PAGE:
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Given N numbers. How can I decompose each element x in N into random values r1,r2,..rk (k can be a variable) such that the their sum is equal to x. What can we do if the rs are integers or irrationals or real numbers (maybe from zero to one)?

Note that the random values should not be differentiated from the pool of all decomposed values.

Hope anyone can help me out!

Thanks.

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    $\begingroup$ You have one less degree of freedom since given $k-1$ of the $r_i$'s you have completely determined the last one. E.g. you can just draw $k-1$ random numbers and define the last one such that the sum condition is satisfied. $\endgroup$ – M.B. Oct 29 '13 at 9:53
  • $\begingroup$ Dear M.B. Thank you for your reply, but what does this imply? Can we then safely say that the nk numbers are indistinguishable? That said, can a person reconstruct the values of n from these nk values, given that he knows nothing about how the n(k-1) random values are constructed? Thanks alot :) $\endgroup$ – SaSa Oct 29 '13 at 11:16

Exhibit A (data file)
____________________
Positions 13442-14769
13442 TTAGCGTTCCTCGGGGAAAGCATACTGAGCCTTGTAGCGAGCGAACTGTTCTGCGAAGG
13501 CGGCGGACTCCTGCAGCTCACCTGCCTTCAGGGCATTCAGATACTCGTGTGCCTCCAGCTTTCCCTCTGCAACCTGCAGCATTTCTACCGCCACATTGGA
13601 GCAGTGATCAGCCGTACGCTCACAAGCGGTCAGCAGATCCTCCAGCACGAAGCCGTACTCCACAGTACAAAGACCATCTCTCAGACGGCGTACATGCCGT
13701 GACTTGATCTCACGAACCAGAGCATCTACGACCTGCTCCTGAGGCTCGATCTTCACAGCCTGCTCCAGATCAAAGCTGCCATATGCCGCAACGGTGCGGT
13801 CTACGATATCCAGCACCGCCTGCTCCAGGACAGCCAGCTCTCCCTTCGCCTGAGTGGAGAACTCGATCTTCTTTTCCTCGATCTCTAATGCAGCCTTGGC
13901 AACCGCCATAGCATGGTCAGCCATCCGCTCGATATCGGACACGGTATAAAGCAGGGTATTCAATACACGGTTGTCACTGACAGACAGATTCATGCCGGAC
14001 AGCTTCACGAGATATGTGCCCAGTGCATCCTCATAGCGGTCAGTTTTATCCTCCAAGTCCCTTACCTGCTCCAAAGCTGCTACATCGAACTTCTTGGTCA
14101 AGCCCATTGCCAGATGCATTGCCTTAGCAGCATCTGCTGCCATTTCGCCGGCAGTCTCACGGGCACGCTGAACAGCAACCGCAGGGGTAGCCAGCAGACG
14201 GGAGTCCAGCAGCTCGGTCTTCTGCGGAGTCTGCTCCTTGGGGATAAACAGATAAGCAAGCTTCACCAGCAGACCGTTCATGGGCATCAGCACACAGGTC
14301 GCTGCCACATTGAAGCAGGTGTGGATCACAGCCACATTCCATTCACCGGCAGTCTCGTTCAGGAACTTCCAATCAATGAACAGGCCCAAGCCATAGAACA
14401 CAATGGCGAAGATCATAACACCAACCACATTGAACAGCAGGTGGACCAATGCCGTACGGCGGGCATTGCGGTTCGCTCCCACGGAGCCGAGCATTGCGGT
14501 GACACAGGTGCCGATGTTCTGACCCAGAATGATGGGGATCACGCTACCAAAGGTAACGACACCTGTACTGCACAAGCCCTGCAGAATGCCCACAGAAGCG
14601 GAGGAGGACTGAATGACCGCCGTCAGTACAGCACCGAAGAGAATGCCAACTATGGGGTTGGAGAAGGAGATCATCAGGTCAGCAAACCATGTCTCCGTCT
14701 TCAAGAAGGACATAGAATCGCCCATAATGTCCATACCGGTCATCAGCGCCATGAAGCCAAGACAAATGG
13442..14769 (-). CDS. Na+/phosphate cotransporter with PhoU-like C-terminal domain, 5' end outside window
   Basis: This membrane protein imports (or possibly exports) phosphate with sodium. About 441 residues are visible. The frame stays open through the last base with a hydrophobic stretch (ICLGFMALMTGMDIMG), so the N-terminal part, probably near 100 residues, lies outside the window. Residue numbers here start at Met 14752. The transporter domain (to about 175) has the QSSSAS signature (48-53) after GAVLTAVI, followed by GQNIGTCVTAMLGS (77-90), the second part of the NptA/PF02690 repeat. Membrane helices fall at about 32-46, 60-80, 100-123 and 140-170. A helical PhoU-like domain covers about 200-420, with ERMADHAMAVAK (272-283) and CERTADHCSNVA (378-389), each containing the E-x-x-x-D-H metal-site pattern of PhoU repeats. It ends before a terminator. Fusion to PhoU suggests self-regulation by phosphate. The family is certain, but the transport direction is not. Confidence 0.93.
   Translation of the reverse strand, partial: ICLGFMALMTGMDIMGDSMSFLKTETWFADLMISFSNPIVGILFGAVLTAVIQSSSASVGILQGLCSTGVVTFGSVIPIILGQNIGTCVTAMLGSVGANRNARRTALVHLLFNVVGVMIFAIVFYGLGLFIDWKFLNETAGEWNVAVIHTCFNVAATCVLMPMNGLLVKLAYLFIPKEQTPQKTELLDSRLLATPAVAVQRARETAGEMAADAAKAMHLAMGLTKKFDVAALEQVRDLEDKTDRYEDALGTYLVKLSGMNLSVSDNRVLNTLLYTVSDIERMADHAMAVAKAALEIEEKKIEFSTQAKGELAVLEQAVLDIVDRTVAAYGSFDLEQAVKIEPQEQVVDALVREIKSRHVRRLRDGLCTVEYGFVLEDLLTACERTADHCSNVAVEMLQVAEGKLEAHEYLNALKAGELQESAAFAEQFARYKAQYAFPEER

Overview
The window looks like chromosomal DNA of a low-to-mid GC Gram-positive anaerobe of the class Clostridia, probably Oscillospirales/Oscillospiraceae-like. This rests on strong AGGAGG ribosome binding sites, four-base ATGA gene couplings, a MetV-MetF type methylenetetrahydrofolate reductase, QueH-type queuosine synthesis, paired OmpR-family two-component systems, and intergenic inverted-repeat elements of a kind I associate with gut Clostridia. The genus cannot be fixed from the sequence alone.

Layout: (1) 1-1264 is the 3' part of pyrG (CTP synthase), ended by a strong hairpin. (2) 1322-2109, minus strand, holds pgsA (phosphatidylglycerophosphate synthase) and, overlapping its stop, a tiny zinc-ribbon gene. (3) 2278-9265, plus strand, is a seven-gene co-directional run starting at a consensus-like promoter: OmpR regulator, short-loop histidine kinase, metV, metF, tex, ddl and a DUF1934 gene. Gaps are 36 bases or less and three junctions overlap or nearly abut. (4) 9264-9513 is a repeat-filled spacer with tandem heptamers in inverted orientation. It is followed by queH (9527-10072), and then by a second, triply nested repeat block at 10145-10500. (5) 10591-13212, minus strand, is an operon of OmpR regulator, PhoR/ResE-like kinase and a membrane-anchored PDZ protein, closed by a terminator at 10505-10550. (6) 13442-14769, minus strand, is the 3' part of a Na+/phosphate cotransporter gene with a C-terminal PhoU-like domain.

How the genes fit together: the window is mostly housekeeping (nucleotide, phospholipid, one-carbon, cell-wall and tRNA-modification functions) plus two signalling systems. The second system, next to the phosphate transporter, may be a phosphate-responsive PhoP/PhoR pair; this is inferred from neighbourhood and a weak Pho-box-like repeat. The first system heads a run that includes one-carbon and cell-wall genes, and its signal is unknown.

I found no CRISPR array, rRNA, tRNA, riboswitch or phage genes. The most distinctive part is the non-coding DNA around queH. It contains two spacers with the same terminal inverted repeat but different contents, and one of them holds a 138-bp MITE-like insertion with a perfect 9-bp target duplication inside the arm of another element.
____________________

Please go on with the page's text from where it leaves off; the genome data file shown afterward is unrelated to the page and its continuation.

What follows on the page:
• $\begingroup$ I'm not really sure I understand what you mean here. Do you want $k$ numbers such that every element of $N$ can be represented as a sum of $r_i$'s? $\endgroup$ – M.B. Oct 29 '13 at 12:11
  • $\begingroup$ I think your first answer does answer my question. Thanks alot M.B. :) $\endgroup$ – SaSa Nov 5 '13 at 11:15
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M.B. helped in answering my question. The answer goes as follows

You have one less degree of freedom since given k−1 of the ri's you have completely determined the last one. E.g. you can just draw k−1 random numbers and define the last one such that the sum condition is satisfied.

Thanks a lot.

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  • $\begingroup$ Actually you can loose many more degrees of freedom than only one ... generally a constraint will have effect on the probability distribution as well $\endgroup$ – randomatlabuser Nov 5 '13 at 11:36

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